Building RESTful Web Services with JAX-RS – Annotations

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http://srinichekuri.com/2016/01/17/building-restful-web-services-with-jax-rs-annotations/

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Let’s take a look at annotations that are used to build RESTful services. Based on the implementation framework that you are using, there might be many annotations. In this post we will discuss annotations that are supported by JAX-RS specs only.

@Path

  • @Path annotation identifies URI Path template
  • Can be used at class or method level.
  • Always specifies relative url to base url (host)
  • @Path value need not have leading or tailing slashes (/). JAX-RS treats them them the same either ways
  • Variables can be specified in @path as follows 
    • Multiple Variables can be specified. Eg @Path(“/users/{username_1}/{username_2}”)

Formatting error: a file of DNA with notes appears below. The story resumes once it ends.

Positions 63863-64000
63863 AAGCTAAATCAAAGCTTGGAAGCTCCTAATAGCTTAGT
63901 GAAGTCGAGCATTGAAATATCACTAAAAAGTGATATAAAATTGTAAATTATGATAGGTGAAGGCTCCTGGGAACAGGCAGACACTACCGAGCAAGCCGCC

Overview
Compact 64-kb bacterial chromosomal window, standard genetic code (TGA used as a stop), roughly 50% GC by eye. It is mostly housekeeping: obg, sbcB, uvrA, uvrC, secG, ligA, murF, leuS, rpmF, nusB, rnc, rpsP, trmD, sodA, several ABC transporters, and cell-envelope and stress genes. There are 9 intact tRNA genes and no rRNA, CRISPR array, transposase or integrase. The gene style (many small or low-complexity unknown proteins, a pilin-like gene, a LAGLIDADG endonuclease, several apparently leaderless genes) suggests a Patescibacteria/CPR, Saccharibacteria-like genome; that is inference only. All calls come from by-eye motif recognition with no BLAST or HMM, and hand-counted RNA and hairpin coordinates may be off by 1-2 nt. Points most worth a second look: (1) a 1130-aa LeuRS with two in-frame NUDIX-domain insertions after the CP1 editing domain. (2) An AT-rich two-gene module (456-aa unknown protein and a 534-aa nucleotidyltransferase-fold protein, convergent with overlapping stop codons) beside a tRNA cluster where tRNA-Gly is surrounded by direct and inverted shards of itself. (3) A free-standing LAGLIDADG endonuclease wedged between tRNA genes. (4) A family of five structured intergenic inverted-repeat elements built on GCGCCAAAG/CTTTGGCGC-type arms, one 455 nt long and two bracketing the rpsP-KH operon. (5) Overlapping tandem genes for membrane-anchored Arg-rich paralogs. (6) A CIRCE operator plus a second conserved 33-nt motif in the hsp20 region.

//Variable in path is specified by {}
@Path("/users/{username}")
public class UserResource {

    @GET
    @Produces("text/xml")
    //variable specified in @Path can be accessed by @PathParam
    public String getUser(@PathParam("userName") String userName) {
        ...
    }
}


Request Method Designator Annotations (@GET, @POST, @PUT, @DELETE and @HEAD):

  • @GET – The Java method annotated with this will process HTTP GET requests.
  • @POST – The Java method annotated with this will process HTTP POST requests.
  • @PUT – The Java method annotated with this will process HTTP PUT requests.
  • @DELETE – The Java method annotated with this will process HTTP DELETE requests.
  • @HEAD – The Java method annotated with this will process HTTP HEAD requests.

Few logistics that should be followed to use JAX-RS for request methods designator annotations are as follows

  • Methods decorated with request method designators must return following:
    • void
    • A Java programming language type
    • A javax.ws.rs.core.Response Object.
  • Multiple parameters may be extracted from the URI using @PathParam or @QueryParam (Explained below).
  • The HTTP PUT and POST methods expect an HTTP request body.
  • Both @PUT and @POST can be used to create or update a resource.
  • POST can mean anything, so any semantics can be used. PUT has well defined semantics.When using PUT for creation, the client declares the URI for the newly created resource.